No doubt it seems unfair to Henry Richardson and his followers that the South Carolina Supreme Court ruled earlier this month that he must either give up his job as a Mount Pleasant policeman or his seat on the Berkeley County Council.
The public consensus is that Richardson has served admirably in both posts - as a cop for 13 years and an elected councilman for four years.
But it wasn't his qualifications that the high court objected to; it was that holding two public offices at the same time violated the state constitution.
The lower court, buying into what looked like a loophole in the law, had ruled in Richardson's favor. But the high court would have none of it.
The issue wasn't Richardson, his honesty or integrity; it was that the prohibition on holding two or more offices was put in the constitution not only to prevent a conflict of interest, but even its appearance. The ban also prevents one person from acquiring too much power.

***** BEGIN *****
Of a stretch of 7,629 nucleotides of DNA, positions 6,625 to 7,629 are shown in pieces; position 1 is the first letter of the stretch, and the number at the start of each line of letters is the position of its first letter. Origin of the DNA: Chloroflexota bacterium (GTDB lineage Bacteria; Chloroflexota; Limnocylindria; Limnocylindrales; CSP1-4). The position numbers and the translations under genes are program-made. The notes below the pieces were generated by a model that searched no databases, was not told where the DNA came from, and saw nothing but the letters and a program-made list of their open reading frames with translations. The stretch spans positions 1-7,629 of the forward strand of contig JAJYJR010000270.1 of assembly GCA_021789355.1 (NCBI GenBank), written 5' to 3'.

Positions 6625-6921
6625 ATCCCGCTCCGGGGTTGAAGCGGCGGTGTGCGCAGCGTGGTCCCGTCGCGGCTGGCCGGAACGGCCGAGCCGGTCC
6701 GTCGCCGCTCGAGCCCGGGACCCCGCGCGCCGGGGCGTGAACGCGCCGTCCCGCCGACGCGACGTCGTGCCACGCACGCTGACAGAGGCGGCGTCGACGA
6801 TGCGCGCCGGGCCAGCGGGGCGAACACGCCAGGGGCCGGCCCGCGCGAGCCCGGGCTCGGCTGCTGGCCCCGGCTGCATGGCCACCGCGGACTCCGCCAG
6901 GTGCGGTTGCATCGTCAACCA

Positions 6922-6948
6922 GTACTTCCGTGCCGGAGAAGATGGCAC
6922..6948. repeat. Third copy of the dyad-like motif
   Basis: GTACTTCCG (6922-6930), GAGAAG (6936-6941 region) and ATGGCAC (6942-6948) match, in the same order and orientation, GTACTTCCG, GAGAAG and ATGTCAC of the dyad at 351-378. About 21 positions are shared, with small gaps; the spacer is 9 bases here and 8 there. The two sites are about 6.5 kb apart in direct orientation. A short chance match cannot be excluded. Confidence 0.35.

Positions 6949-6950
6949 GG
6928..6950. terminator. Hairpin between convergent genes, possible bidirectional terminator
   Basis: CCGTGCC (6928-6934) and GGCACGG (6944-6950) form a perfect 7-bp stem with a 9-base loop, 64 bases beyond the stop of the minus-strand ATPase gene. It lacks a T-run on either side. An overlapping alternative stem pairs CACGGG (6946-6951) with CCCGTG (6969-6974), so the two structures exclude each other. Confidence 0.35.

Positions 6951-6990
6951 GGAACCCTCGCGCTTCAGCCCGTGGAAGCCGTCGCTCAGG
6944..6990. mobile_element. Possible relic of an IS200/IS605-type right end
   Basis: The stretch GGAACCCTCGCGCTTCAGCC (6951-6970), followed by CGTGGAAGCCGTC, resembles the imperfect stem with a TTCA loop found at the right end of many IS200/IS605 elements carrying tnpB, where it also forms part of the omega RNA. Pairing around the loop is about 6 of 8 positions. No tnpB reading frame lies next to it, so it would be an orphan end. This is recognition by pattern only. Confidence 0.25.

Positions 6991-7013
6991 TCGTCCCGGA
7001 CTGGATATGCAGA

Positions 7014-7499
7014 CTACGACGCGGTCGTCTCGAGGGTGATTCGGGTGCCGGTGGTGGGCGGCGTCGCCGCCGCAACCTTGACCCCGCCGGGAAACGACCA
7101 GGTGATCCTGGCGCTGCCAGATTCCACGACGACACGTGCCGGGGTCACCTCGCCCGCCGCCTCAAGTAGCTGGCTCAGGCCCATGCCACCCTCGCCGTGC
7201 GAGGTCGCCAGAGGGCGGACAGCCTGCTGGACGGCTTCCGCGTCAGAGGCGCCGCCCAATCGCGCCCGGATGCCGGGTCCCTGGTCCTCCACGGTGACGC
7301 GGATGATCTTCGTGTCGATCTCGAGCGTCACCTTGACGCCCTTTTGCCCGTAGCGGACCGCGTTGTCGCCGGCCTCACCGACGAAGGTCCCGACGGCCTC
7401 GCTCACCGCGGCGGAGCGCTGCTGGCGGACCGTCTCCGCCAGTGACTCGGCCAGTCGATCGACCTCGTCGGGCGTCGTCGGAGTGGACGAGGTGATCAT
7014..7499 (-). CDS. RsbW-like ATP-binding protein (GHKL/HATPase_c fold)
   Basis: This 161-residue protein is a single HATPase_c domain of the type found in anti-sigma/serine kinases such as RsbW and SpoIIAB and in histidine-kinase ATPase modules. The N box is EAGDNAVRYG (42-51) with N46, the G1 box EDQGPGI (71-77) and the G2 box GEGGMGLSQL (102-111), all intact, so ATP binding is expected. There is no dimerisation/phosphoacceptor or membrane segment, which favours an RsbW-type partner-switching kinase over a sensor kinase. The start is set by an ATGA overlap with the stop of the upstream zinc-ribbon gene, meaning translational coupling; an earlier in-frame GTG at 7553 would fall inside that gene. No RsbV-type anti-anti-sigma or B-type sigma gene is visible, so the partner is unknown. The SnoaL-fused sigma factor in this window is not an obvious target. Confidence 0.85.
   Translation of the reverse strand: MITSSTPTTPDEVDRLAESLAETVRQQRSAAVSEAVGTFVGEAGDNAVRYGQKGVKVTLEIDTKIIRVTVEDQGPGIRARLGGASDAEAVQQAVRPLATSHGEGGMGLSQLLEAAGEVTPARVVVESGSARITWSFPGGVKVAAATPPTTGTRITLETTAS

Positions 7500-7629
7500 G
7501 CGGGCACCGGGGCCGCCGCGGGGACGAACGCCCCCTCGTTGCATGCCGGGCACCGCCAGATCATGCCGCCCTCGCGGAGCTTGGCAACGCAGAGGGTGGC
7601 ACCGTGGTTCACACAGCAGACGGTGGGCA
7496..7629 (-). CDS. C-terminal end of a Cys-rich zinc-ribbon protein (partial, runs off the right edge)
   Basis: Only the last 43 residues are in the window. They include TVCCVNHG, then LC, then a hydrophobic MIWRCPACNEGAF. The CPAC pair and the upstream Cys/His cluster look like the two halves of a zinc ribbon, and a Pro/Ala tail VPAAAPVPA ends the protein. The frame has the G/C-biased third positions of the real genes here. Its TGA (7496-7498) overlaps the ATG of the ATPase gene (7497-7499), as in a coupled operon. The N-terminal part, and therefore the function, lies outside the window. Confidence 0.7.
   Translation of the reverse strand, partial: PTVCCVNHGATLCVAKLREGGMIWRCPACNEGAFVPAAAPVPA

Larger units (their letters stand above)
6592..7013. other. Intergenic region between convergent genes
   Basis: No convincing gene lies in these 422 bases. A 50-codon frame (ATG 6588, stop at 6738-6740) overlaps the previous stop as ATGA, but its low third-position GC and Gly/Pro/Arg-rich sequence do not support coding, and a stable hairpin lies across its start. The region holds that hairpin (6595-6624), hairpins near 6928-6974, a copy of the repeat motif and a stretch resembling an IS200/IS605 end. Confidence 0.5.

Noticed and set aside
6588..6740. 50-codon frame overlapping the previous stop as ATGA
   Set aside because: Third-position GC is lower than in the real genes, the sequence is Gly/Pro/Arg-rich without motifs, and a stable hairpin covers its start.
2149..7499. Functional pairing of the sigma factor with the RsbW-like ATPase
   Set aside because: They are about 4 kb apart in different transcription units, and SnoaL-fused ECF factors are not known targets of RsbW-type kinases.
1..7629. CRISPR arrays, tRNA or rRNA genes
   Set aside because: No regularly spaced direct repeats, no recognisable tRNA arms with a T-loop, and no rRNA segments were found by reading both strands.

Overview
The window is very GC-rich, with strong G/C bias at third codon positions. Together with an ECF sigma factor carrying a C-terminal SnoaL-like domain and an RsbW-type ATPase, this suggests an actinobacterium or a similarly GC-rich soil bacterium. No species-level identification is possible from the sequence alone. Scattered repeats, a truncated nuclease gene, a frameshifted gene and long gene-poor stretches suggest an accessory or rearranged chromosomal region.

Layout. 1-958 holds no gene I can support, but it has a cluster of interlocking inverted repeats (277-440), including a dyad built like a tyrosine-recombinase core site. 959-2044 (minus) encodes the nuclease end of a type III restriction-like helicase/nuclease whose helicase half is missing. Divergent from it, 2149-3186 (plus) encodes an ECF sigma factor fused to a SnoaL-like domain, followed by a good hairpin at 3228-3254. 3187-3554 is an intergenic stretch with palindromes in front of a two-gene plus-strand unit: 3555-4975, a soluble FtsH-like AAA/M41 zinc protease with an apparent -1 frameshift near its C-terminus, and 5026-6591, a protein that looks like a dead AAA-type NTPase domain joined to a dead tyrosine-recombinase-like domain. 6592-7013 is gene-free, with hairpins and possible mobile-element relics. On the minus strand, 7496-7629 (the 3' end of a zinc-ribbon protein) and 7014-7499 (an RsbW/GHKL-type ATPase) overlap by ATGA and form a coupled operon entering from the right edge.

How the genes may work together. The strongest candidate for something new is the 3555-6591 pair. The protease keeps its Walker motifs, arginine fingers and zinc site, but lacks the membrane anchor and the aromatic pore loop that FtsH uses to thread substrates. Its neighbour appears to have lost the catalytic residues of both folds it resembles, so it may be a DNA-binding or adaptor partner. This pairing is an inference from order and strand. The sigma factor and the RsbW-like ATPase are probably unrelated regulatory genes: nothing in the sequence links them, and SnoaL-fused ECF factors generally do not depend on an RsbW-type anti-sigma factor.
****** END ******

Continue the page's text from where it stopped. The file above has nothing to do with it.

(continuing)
There are some South Carolinians who believe these fears are overblown and that a policeman, fireman or any other public sector employee should have the same right to run for elective office as a private sector employee. A bill was introduced this year that would have allowed Richardson to continue serving in his dual roles, but when it became clear the constitution can only be amended by referendum, not statute, the legislation was dropped.
The Supreme Court made the right call, both legally and morally. It protected the integrity of public office. That's as vital to confidence in government as the integrity of the office-holder.
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